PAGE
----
REVIEW: Ridge Writers on Books

Creston delivers for kids

By DONNA MCCROHAN ROSENTHAL

Creston Publishing has brought out new full-color hardcover gems that delight and inform.

“The Case of the Poached Egg” (by Robin Newman, illus. by Deborah Zemke, ages 4-8, 40 pages, 2017, $15.95) reveals a mystery wrapped up in silly puns. Captain Griswold and Detective Wilcox, both mice, solve crime as MFIs, Missing Food Investigators. When Henrietta Hen phones to report the egg-napping of her child, the sleuths swing into action to review the fowl deed. Gabby Goose behaves suspiciously, like an odd duck, even for a goose. Miss Rabbit, Porcini the pig, and Colonel Peck the rooster, play Go Fish. What do you think? After egg-xamining the evidence, the MFI duo cleverly cracks the case.

“Irving Berlin: The Immigrant Boy Who Made America Sing” (by Nancy Churnin, illus. by James Rey Sanchez, ages 7-12, hardcover, 33 pages, 2018, $17.99) tells the true story of the beloved Grammy Lifetime Achievement Award and Medal of Freedom winner. With snappy art that conveys a sense of Berlin’s musical style, the tale begins as the young boy and his family flee their Russian village that the Cossacks have burned. The refugees escape to America, where Irving earns pennies selling newspapers. He becomes a street singer, then a singing waiter. He almost accidentally happens into penning a song. Over the years, he creates “White Christmas” and “God Bless America.” In 1940 he donates all royalties from this classic to the Girl Scouts and Boy Scouts through the God Bless America Fund. Churnin and Sanchez have produced an important and memorable lesson about resilience, talent and patriotism.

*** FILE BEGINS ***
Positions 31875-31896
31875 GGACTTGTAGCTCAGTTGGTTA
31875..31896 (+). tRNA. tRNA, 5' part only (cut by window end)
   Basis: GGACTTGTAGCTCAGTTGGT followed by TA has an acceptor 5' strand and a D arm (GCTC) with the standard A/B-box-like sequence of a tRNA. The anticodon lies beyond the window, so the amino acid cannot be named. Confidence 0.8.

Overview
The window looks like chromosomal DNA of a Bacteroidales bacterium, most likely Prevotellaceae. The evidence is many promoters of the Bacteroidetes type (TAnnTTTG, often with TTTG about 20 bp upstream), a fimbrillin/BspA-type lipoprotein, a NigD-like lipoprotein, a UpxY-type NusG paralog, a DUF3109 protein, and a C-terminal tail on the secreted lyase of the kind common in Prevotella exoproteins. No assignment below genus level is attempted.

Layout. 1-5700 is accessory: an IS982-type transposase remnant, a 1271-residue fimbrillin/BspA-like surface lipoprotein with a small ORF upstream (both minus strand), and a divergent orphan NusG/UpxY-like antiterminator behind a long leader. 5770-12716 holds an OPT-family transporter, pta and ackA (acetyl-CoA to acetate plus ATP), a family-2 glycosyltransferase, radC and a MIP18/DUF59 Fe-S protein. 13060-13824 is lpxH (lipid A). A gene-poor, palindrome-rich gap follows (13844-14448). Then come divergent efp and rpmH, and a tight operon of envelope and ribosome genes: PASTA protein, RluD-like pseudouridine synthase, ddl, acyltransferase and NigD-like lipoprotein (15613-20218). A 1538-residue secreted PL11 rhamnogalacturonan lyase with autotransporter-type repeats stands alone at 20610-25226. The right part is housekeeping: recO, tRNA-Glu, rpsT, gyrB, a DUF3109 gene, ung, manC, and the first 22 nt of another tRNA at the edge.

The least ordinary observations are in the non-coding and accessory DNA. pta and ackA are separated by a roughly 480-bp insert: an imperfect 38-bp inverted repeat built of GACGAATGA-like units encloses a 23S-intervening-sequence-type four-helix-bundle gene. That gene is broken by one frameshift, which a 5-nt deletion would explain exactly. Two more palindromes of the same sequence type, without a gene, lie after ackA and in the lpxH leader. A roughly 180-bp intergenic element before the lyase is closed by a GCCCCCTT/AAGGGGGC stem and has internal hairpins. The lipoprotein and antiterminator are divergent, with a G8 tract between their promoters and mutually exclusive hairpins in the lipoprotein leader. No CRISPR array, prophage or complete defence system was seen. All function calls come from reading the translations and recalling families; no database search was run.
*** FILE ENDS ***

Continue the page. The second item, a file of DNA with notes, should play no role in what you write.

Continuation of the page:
“Kate Warne: Pinkerton Detective” (Marissa Moss, illus. by April Chu, ages 5-13, 44 pages, 2017, $18.99) travels to 1856 when a woman answers a Pinkerton Agency ad. An avid bibliophile, she pores through her books for ideas for the job interview. When she applies for work, Allan Pinkerton says he doesn’t need a washerwoman or cook. She overcomes his resistance, explaining that men don’t have access to places women can go. Pinkerton relents, giving her the assignment. She succeeds beautifully in this real-life adventure, making history as the first female professional detective in the country.

Fun and fascination await in an eggs-ceptional yarn, a world-class songwriter and an exciting role model for girls.

This monthly column is written by members of Ridge Writers, the East Sierra Branch of the California Writers Club.

Story First Published: 2018-04-20